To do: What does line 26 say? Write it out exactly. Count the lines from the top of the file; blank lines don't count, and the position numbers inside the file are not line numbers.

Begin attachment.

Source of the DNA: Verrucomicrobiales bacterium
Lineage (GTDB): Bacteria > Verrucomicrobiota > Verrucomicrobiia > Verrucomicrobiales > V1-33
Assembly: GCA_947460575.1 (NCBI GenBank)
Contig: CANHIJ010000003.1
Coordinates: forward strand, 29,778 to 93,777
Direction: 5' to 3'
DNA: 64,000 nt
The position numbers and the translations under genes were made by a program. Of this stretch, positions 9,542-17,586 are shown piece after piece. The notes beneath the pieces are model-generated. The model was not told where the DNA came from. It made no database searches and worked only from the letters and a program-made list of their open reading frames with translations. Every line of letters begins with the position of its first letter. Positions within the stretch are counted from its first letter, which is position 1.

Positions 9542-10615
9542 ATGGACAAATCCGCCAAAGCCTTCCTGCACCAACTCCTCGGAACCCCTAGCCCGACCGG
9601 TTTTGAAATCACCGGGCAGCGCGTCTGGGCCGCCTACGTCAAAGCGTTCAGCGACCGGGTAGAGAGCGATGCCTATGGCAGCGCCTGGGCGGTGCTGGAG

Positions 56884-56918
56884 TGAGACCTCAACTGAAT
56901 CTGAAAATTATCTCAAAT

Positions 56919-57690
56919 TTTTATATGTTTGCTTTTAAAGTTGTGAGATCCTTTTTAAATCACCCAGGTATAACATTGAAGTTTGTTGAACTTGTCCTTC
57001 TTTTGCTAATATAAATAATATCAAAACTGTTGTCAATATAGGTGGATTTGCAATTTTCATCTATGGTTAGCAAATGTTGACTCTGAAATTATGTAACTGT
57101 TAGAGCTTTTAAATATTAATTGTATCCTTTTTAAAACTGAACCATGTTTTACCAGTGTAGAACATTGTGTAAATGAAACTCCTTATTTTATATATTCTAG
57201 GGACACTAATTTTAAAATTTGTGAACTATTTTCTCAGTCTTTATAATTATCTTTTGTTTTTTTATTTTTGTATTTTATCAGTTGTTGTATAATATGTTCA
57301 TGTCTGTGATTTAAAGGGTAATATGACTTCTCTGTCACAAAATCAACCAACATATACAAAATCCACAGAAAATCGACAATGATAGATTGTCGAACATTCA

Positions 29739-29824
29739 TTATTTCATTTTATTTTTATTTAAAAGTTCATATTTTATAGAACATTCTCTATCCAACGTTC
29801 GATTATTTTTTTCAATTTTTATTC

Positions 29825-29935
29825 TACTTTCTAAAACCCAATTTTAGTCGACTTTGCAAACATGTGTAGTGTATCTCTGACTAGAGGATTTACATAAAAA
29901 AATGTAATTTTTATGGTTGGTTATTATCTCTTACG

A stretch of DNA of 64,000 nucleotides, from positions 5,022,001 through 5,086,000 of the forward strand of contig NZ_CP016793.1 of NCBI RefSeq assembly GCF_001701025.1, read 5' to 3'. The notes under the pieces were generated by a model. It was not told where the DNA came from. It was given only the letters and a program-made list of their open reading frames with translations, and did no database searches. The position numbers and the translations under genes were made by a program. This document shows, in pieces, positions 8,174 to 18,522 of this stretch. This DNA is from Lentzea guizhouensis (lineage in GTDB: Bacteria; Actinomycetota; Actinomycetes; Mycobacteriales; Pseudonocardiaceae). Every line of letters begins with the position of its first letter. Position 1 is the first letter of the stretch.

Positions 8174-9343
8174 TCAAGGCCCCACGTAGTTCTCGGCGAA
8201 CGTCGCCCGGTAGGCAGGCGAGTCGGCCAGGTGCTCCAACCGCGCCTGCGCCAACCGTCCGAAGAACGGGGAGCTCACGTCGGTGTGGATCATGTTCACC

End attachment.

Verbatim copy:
29901 AATGTAATTTTTATGGTTGGTTATTATCTCTTACG